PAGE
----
2 of many bands that played Unpeeled- John Peel day
Oct 27th 2012
There is a strange little scene going on.
Like pop/noise, death to trad rock ghouls all those noisy bands that Peel used to play in the mid eighties have all gradually reformed. Like 6music itâs back to the future retro Peel! And 1985 forever! The year when everything went a bit noisy on the underground before being reinvented as C86 is back in force.
One or more session Peel bands are pouring out of the cupboard and reliving those discordant messy days of the mid eighties and sounding all the better for it. Maybe because the Tories are back in power the music is matching the politics like it did the Thatcher baiting noise underground.
In a lot of ways this is a good thing- the music has remained timeless and age suits many of the aural curmudgeons and many of them have decided to move forwards as well.
A lot of it could be the fault of a one-man alternative music tsunami called Rico who has been promoting all manner of weird and wonderful in Preston, giving the town a better gig list than most hip European cities. In the mid week you can get to see Lydia Lunch or The Nightingales, with bands clattering up the discordant or the weird and wonderful. Getting ambitious Rico has now put on a two-city celebration of the late DJ in Preston and in Manchester for John Peel day.
There are far too many bands to keep up with so we’ve grabbed two from the endless flow of former Peel faves like the Groundhogs, Wolfhounds, Inca Babies, Paris Angels and Yeah Yeah Noh who have all reformed recently. The whole night is a great crammed bill of the sort of names that you remember from cassettes of Peel sessions from the mid eighties-, the former cutting edge are nearly all returned after a two decade break to make a righteous noise.
The Telescopes were once on Creation Records but they started their drone rock adventure in 1988 with a split flexi disc with fellow drone spooks Loop on the Cheree label in 1988.
They had a run of records that switched between drone rock and even a neo baggy flavour when the Madchester scene took over- picking up on that tripped out edge of Manchester, they criss crossed the two before disappearing until 2002 and 2005 when they released their fourth album “The Telescopes No. 4” on their own Antenna Records which saw more exploration of the space between the noise and electronica. Their intermittent career was further sparked when in July 2011, they were invited by Portishead to perform at the ATP I’ll Be Your Mirror at Alexandra Palace in London.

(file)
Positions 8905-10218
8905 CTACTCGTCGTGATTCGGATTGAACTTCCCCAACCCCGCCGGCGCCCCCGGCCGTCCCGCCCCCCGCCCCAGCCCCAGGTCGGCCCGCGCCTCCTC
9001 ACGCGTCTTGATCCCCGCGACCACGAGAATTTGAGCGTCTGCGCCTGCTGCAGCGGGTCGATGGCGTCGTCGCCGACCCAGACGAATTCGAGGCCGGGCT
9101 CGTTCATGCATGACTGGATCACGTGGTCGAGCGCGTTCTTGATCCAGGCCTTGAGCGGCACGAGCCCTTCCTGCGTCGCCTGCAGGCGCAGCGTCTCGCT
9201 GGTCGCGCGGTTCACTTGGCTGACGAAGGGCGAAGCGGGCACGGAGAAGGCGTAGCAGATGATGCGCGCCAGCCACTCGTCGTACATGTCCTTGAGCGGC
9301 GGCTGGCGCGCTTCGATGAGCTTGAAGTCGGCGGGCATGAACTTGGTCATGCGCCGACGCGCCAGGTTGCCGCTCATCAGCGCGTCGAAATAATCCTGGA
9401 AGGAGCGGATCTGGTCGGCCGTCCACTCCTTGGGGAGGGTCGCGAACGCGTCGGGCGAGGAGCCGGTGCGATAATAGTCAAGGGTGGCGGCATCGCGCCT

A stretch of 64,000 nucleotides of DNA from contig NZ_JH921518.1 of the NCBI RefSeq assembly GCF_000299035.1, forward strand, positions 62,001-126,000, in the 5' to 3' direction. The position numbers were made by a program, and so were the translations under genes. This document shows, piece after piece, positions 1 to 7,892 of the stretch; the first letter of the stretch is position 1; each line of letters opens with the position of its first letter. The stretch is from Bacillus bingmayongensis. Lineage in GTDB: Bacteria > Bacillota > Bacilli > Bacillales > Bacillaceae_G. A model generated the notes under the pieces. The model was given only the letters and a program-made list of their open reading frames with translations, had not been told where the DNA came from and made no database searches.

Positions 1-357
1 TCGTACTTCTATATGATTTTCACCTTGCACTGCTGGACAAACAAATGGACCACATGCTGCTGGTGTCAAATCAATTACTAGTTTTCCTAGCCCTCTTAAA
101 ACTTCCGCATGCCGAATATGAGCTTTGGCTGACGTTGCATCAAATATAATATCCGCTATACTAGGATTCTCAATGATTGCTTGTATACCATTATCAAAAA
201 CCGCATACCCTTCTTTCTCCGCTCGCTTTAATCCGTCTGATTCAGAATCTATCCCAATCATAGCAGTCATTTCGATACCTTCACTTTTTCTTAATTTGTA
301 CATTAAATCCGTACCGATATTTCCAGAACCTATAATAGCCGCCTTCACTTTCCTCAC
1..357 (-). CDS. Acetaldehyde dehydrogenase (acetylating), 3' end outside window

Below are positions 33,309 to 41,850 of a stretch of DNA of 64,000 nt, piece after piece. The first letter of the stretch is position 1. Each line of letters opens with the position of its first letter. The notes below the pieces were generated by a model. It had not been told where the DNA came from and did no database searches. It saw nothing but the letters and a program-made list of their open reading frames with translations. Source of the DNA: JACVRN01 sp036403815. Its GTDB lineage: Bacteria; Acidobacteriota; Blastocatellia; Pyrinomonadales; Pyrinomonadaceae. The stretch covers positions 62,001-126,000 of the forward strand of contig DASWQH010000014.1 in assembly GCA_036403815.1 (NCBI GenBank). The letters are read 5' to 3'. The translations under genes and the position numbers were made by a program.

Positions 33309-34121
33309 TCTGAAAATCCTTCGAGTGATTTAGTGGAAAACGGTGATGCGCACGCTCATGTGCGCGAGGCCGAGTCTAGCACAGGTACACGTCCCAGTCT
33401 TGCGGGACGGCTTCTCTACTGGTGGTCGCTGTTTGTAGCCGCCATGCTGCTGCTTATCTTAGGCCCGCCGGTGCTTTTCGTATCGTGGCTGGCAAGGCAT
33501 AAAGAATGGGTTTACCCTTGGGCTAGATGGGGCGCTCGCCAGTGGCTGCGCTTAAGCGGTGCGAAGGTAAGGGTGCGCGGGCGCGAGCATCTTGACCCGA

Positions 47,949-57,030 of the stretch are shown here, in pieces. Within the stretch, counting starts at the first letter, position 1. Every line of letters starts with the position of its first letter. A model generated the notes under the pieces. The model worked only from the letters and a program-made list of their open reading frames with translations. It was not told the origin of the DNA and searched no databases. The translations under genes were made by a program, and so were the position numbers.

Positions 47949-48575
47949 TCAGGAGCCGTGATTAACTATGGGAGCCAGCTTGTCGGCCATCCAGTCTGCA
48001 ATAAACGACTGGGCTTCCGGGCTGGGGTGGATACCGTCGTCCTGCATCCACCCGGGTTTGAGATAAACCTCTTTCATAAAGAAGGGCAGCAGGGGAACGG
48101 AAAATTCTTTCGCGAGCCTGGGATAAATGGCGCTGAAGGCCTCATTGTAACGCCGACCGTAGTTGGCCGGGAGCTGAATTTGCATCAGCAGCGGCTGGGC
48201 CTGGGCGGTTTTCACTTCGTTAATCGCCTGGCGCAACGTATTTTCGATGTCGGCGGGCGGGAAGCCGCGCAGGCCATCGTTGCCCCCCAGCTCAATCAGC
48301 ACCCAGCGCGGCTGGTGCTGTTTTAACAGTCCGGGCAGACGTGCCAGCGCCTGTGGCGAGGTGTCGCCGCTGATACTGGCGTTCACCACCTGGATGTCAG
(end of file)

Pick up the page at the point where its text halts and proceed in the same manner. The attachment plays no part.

Tonight they seem to have gone off in yet another direction and it could be their best yet. The band wander on stage in Gullivers tight, stinking orifice classic small venue stage. They potter around, look distracted and then slowly morph into the most amazing cacophony.
Front man Stephen Lawrie sits on the floor screaming his soul out as the band kick up a righteous storm of howling feedback drenched noise rock that is like the feral intensity of 1969 Stooges. The barefoot band just hit that one riff like a droning motherfucker spaceship and then the stay there and it is hypnotic.
The songs are up to 15 minutes long and hook round a massive bass riff- this is Metal Box colliding with an enveloping wall of sound with a real danger and the thrill of unpredictability hangs around their sound. It’s an unlikely and powerful return to form for the band surfing on a tidal wave of filthy feedback drenched sound that was hinted at on their April released singles- the first a drone version of Nick Drake’s lost classic ‘Black Eyed Dog’ on the Trensmat label. An album of new songs is rumoured, following sessions at the Brian Jonestown Massacre studios in Berlin and Spectrum co founder Richard Formby’s studio in Leeds. If itâs anything like tonightâs gig itâs going to be quite an adventure.
Blue Orchids were the splinter off shoot band from the Fall formed by founder member of the Fall Martin Bramah. They were arguably the first band made up of ex Fall members and they still hook into that discordant spiky rush of the first Fall album which frontman Martin Bramah was a very big part of.
They took that sound to a logical keyboard drenched conclusion in their early incarnation before disappearing into a haze. There is an element of northern rain drenched pysch to their rush and Martin Bramah still cuts an impressive figure on the stage.
One of the true heroâs of the post punk underground who slipped between the cracks decades ago, he has returned to the fray a couple of years ago and the name change back to Blue Orchids focuses everyoneâs attention on what is really going on here.
Gentleman of a certain age are thrilled to have finally caught up with the band again and those songs sound utterly timeless and that swirling keyboard is still the defining feature of those great haunting songs that echo through the decades.